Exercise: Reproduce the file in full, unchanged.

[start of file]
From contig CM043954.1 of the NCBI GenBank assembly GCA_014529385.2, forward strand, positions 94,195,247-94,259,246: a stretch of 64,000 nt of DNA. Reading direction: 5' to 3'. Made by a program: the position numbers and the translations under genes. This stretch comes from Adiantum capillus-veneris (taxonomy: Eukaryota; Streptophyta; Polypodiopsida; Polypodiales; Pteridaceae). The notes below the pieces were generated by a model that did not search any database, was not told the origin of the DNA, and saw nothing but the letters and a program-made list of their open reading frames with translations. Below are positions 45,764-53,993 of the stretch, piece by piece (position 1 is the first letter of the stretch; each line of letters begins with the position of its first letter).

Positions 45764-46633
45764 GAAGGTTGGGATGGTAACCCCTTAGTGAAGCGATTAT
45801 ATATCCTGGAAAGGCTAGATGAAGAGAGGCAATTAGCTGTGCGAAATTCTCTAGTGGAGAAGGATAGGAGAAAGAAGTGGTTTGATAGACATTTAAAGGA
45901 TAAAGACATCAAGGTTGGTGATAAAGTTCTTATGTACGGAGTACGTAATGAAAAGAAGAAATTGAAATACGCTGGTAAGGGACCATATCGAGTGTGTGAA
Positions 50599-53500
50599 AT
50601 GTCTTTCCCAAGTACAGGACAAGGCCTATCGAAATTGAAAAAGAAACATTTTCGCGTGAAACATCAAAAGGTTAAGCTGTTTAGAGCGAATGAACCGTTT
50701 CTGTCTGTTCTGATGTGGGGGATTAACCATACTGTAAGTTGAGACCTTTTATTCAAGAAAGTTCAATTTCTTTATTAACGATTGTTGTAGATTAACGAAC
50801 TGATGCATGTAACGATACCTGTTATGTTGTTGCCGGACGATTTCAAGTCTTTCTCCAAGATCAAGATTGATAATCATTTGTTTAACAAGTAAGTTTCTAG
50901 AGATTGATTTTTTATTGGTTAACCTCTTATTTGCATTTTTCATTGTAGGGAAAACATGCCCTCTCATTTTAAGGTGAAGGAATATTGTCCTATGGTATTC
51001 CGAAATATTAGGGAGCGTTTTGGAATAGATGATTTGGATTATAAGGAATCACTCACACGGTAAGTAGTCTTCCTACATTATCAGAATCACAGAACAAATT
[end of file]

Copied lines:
From contig CM043954.1 of the NCBI GenBank assembly GCA_014529385.2, forward strand, positions 94,195,247-94,259,246: a stretch of 64,000 nt of DNA. Reading direction: 5' to 3'. Made by a program: the position numbers and the translations under genes. This stretch comes from Adiantum capillus-veneris (taxonomy: Eukaryota; Streptophyta; Polypodiopsida; Polypodiales; Pteridaceae). The notes below the pieces were generated by a model that did not search any database, was not told the origin of the DNA, and saw nothing but the letters and a program-made list of their open reading frames with translations. Below are positions 45,764-53,993 of the stretch, piece by piece (position 1 is the first letter of the stretch; each line of letters begins with the position of its first letter).

Positions 45764-46633
45764 GAAGGTTGGGATGGTAACCCCTTAGTGAAGCGATTAT
45801 ATATCCTGGAAAGGCTAGATGAAGAGAGGCAATTAGCTGTGCGAAATTCTCTAGTGGAGAAGGATAGGAGAAAGAAGTGGTTTGATAGACATTTAAAGGA
45901 TAAAGACATCAAGGTTGGTGATAAAGTTCTTATGTACGGAGTACGTAATGAAAAGAAGAAATTGAAATACGCTGGTAAGGGACCATATCGAGTGTGTGAA
Positions 50599-53500
50599 AT
50601 GTCTTTCCCAAGTACAGGACAAGGCCTATCGAAATTGAAAAAGAAACATTTTCGCGTGAAACATCAAAAGGTTAAGCTGTTTAGAGCGAATGAACCGTTT
50701 CTGTCTGTTCTGATGTGGGGGATTAACCATACTGTAAGTTGAGACCTTTTATTCAAGAAAGTTCAATTTCTTTATTAACGATTGTTGTAGATTAACGAAC
50801 TGATGCATGTAACGATACCTGTTATGTTGTTGCCGGACGATTTCAAGTCTTTCTCCAAGATCAAGATTGATAATCATTTGTTTAACAAGTAAGTTTCTAG
50901 AGATTGATTTTTTATTGGTTAACCTCTTATTTGCATTTTTCATTGTAGGGAAAACATGCCCTCTCATTTTAAGGTGAAGGAATATTGTCCTATGGTATTC
51001 CGAAATATTAGGGAGCGTTTTGGAATAGATGATTTGGATTATAAGGAATCACTCACACGGTAAGTAGTCTTCCTACATTATCAGAATCACAGAACAAATT